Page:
During a break from working on the comedy spec rewrite, I was digging through some files on some of my other scripts and found a friend’s notes on the pulp sci-fi spec.
I hadn’t read them in months, and vaguely remembered there were some quality comments, so since this is one of the scripts I’m considering working on next, I gave them a quick skimming.
(This is also a good time to remind you that unless you honestly and truly feel that a script is finished, never throw away any of the documents associated with it. You’d be surprised how invaluable those can end up being.)
Yep, definitely some good stuff in here, along with some very valid points about the story and the characters. One of the comments that really struck home for me was that while they liked the story and the ideas behind it, a lot of it still felt too familiar. There were a few moments of uniqueness, but they wanted more. Something slightly different from what they’d read.
“Familiar, but different.” I’ve heard that before.
And it really got me thinking. Even more so this time around.
As it reads now, it’s a good, fun story, but I know it can be better. And different. All while still maintaining the qualities and elements you’d expect for this kind of story, which is what made the idea of developing it so appealing to me in the first place.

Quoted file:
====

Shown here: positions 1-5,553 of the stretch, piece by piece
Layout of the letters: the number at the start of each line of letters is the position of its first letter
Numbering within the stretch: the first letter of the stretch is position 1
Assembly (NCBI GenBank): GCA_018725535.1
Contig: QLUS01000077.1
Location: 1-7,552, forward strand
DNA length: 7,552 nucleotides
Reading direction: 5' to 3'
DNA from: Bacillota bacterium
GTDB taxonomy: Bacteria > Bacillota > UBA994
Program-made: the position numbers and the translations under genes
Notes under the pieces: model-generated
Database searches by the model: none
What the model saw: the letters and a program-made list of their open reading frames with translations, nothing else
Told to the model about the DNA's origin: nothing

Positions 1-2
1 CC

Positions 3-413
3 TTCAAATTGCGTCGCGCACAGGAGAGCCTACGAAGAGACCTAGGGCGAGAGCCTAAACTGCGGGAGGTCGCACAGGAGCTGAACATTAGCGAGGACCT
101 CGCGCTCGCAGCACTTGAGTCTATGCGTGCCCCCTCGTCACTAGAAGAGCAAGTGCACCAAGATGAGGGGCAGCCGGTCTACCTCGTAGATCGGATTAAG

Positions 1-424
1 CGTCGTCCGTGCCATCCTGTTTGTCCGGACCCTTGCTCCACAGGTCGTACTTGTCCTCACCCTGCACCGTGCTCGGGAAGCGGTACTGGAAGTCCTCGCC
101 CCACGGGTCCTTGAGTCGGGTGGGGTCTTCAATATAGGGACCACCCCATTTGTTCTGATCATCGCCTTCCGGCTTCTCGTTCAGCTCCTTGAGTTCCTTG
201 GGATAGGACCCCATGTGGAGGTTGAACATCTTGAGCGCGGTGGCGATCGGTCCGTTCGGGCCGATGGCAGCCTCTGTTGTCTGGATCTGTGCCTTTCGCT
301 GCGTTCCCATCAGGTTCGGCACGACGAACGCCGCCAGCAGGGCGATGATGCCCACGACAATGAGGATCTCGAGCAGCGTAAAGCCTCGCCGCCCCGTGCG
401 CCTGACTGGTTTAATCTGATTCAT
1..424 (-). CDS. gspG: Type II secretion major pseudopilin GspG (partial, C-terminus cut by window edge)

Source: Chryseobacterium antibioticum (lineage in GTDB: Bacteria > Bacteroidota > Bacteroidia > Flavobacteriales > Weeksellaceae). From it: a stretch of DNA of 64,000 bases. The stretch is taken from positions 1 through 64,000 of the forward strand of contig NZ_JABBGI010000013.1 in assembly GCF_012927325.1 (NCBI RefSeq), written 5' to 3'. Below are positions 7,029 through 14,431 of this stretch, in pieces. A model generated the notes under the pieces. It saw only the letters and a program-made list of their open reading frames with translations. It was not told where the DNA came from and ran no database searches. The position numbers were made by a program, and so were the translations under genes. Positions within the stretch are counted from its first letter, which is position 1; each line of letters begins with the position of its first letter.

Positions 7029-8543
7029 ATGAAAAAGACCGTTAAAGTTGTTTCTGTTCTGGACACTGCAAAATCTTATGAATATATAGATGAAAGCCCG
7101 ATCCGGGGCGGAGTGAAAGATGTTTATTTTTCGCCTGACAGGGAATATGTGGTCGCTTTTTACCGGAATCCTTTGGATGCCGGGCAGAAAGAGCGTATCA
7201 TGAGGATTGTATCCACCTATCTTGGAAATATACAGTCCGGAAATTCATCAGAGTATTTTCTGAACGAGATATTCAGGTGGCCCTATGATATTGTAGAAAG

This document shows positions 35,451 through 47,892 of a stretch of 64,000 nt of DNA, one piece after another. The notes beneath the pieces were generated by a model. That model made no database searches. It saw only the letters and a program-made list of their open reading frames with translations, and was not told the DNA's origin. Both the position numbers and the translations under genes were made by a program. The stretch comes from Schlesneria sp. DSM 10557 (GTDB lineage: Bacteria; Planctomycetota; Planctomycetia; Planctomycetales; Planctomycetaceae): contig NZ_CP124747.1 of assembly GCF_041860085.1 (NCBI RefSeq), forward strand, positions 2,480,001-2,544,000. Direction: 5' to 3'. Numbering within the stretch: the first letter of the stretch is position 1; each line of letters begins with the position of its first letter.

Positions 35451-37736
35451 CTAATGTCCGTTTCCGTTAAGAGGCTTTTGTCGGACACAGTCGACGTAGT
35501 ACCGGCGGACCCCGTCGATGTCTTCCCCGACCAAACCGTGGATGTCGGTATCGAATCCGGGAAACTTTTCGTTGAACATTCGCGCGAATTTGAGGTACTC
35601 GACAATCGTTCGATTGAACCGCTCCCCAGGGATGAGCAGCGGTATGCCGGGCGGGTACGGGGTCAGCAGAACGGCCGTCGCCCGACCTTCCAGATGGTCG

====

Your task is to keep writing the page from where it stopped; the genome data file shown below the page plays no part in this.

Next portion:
Working in my favor is that this was an early draft, so some significant changes were already inevitable, and I at least have a pretty solid foundation from which to start the rebuilding process.
Another bonus is that this is the kind of story where the more new and original ideas I can come up with will only help make the end result stand out that much more.
As I mentioned, this script is a potential “next up”, but not a priority. If an idea or concept for it suddenly pops up, I can easily open up the script’s notes file and jot it down. That way I’ll have it right there and ready to go when that rewrite gets underway.
But for now, back to the comedy.
-A few items for the bulletin board:
-Filmmaker friend of the blog Hudson Phillips is running a crowdfunding project for his post-apocalyptic tale of female empowerment This World Alone. As of this writing, they’re just over 2/3 of the way there, so donate if you can!
-If you’re a screenwriter looking for something a little different in terms of a writing retreat, take a gander at what the Aegean Film Lab has to offer: an international screenwriting workshop in July on the Greek island of Patmos. It’s part of the Aegean Film Festival and a partner of the Sundance Film Festival. I won’t be able to make it, but maybe you will.